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I'm looking for some information on how to do Vertex Culling, I believe thats what its called... Basically if a poly is facing the camera but behind another poly, i don't want to render it. Can anyone help?

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It's generally called occlusion culling. But before we explain the methods, are you sure this is what you want to do?

A typical game won't benefit from occlusion culling. It is only when you are vertex-throughput-limited that it is worthwhile, but a vast majority of games are bottlenecked at the CPU or pixel renderer. If your game falls into this category (particularly if it's CPU-limited) then occlusion-culling will only slow things down further.

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I guess really, then, what I'm looking to do is modify my QuadTree so that if there is a hill in the way of an entire quadrant, yet the quadrant is visible in the view frustrum, the hidden quadrant is not drawn... This, I believe, is still occlusion culling but instead of each vertex it checks to see if a quadrant's bounding box is visible with no hill/wall in front of it? That make more sense?

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I always assumed this was done automatically by depth buffer.

ie if you pass an object that is behind (depth testing) another object it will not draw it (or only visable bits).

Of course if you draw the far object first them the closer will be drawn over it so you are still rendering two objects when only one was visable.

This i assumed was why it is a good idea to draw from near to far in terms of depth.

Regards

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Quote:
Original post by Tophurious
I guess really, then, what I'm looking to do is modify my QuadTree so that if there is a hill in the way of an entire quadrant, yet the quadrant is visible in the view frustrum, the hidden quadrant is not drawn... This, I believe, is still occlusion culling but instead of each vertex it checks to see if a quadrant's bounding box is visible with no hill/wall in front of it? That make more sense?

Yep, that makes a lot of sense. The most appropriate technology is called PVS-culling (potentially-visible set). Google would be a great place to start.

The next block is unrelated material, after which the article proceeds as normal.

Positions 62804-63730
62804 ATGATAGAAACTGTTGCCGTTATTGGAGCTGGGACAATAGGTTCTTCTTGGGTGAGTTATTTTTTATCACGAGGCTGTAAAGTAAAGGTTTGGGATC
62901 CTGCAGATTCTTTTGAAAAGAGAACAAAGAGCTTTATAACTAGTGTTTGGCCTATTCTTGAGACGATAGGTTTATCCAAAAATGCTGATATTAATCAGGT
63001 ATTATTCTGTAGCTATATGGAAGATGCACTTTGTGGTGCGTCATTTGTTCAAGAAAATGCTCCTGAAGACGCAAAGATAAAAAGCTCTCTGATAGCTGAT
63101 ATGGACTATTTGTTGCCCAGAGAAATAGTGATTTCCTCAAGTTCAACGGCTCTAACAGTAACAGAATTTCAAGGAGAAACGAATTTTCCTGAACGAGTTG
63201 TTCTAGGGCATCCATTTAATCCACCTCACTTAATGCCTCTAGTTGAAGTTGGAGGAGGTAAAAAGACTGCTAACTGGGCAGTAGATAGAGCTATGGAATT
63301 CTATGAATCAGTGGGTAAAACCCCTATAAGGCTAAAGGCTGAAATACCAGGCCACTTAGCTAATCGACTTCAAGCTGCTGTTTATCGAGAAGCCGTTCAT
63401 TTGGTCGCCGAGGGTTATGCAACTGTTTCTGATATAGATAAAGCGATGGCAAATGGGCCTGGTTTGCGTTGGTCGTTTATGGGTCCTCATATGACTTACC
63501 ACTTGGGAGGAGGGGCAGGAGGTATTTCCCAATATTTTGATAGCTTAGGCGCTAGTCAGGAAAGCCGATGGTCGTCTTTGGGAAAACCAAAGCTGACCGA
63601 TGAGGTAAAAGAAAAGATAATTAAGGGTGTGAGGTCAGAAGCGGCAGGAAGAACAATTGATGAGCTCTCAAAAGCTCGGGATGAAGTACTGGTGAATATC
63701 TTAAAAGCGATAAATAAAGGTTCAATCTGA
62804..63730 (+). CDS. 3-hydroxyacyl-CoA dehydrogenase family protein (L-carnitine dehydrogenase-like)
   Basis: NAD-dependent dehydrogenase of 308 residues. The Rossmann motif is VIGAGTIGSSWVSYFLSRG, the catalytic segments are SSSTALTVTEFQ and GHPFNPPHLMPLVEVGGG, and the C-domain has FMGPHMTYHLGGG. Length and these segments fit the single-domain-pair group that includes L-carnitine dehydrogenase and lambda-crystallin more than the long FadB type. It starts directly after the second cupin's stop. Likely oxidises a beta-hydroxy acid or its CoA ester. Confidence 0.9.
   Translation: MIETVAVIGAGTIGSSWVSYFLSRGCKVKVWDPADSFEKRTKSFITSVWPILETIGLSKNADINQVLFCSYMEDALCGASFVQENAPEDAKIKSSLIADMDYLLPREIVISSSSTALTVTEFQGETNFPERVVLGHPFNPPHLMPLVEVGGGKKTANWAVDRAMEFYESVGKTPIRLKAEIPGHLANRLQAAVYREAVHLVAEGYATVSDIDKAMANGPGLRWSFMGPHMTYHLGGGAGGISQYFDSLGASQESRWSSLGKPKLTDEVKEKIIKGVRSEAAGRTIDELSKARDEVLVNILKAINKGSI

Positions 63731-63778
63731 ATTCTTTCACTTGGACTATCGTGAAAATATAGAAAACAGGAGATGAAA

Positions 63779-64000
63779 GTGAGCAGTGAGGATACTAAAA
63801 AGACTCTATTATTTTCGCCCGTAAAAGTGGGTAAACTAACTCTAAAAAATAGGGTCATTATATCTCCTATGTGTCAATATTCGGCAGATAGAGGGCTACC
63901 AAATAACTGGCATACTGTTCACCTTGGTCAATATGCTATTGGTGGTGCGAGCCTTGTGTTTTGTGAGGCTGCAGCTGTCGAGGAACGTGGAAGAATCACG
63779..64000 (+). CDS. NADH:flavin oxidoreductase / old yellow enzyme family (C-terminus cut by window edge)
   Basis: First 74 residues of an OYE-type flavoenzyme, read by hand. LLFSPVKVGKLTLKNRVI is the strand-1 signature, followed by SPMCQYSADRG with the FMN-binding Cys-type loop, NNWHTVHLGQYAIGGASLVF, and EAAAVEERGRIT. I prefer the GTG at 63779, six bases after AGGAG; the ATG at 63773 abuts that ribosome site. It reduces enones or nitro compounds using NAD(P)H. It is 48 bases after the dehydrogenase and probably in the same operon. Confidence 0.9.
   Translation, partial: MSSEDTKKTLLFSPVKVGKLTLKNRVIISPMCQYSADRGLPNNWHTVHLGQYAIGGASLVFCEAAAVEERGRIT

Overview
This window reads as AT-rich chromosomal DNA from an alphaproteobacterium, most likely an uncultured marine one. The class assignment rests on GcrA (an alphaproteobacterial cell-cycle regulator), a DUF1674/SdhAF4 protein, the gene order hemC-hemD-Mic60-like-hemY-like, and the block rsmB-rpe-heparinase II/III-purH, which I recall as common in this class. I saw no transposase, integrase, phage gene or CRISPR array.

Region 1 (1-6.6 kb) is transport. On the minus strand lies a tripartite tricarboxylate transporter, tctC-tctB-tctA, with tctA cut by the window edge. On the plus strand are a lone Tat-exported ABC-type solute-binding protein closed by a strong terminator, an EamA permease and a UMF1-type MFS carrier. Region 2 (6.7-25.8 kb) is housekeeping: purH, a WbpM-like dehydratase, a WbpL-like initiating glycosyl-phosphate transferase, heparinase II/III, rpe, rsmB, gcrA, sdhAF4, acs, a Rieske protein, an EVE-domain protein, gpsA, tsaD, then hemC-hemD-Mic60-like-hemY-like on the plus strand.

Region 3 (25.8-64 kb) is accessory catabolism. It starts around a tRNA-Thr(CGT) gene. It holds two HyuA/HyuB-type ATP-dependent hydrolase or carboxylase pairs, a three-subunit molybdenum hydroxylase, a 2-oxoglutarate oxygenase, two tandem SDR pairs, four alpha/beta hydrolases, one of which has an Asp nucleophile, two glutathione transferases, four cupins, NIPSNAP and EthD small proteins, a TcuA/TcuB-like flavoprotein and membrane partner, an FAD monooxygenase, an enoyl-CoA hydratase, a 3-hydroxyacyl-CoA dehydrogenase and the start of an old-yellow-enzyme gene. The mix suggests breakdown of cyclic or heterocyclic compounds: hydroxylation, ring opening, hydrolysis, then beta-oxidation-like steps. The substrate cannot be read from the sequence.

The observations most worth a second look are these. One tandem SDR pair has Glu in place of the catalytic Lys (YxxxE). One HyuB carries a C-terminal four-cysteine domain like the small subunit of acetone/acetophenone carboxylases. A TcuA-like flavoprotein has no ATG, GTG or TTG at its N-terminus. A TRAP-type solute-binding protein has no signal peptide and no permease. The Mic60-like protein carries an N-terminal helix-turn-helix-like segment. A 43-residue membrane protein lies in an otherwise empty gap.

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Quote:
Original post by galapogos22
I always assumed this was done automatically by depth buffer.

ie if you pass an object that is behind (depth testing) another object it will not draw it (or only visable bits).


It will not be visible on screen, you're right, but be aware that in order to get to the point where pixels are rejected by the depth test, you would have already paid the CPU price for all those set constants, set vertex formats, set render states, draw primitive, etc., plus all the GPU price for processing the geometry (vertices).

So culling entire parts of an octree as early as possible is definitely a good thing, if done efficiently

JA

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Does anyone know if PVS culling of QuadTree quadrants would slow down performance? Seems like it would based on the computations that I've been reading about on how to implement PVS...

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Quote:
Original post by Tophurious
Does anyone know if PVS culling of QuadTree quadrants would slow down performance? Seems like it would based on the computations that I've been reading about on how to implement PVS...


It won't because those computations are not meant to be done at runtime (for static things at least). You do them once as an offline preprocess then store the potentially visible set list as data in each quadtree node (to a sensible depth, you don't necessarily need PVS data in every node of the tree).

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